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ST. HARALAMBOS (Charalambos) the Martyr

Honey and beehives are sanctified that day by performing a ritual for health and rich harvest. On St. Haralambos's Day, sick or blind people go to church and pray for healing. According to traditional concepts St. Haralambos is the lord of all illnesses, especially the plague. Doing any housework is strictly forbidden that day, because of the fear of any coming illness. Women are only allowed to bake round bread and decorate it with a cross in the middle and a large wreath at the edge for health. Honey is consecrated in the local church and then all the bread is coated with that honey. The rest of the honey is kept in the house as a remedy. According to the belief, St. Haralambos blesses the land and it gets warmer and ready to be cultivated.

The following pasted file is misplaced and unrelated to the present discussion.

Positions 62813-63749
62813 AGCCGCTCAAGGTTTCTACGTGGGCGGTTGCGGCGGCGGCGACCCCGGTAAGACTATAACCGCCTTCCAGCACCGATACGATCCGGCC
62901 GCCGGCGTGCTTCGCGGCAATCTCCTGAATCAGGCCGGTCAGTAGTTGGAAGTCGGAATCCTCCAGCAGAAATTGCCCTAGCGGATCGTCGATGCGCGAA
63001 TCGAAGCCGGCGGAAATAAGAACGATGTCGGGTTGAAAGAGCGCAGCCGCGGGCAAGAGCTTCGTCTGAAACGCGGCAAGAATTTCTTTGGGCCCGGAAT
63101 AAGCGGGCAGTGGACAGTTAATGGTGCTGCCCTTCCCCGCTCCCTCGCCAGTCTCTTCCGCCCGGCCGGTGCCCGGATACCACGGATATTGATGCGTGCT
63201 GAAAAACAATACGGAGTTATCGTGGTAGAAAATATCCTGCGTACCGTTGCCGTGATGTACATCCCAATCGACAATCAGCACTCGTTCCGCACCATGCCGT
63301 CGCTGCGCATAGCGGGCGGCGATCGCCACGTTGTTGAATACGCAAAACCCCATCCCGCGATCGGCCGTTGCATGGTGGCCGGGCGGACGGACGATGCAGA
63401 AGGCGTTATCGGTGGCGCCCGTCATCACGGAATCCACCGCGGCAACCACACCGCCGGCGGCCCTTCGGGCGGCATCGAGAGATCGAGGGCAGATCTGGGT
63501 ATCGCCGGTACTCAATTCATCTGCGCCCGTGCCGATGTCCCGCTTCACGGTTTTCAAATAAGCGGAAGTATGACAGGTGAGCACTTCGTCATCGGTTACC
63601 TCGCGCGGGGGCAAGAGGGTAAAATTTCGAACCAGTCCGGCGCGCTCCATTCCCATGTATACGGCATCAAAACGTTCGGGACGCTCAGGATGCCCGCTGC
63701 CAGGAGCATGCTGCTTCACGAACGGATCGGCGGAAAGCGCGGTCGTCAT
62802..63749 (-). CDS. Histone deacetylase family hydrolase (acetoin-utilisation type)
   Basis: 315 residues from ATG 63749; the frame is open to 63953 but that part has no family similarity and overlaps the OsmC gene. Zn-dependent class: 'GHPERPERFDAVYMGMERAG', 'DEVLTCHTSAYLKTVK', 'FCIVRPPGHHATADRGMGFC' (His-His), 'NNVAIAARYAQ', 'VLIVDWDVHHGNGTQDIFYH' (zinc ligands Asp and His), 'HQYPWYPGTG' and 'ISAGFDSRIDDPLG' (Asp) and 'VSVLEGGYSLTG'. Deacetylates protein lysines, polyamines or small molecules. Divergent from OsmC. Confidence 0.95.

St. Haralambos died as a martyr in 198 AD in the town of Magnesia (in Thessaly) where he was a bishop. He was tortured to death but endured all pain taking it as the victory over the evil and the flesh. In the icons he was presented as the lord of the illness, which he kept in nine chains or held in a bottle.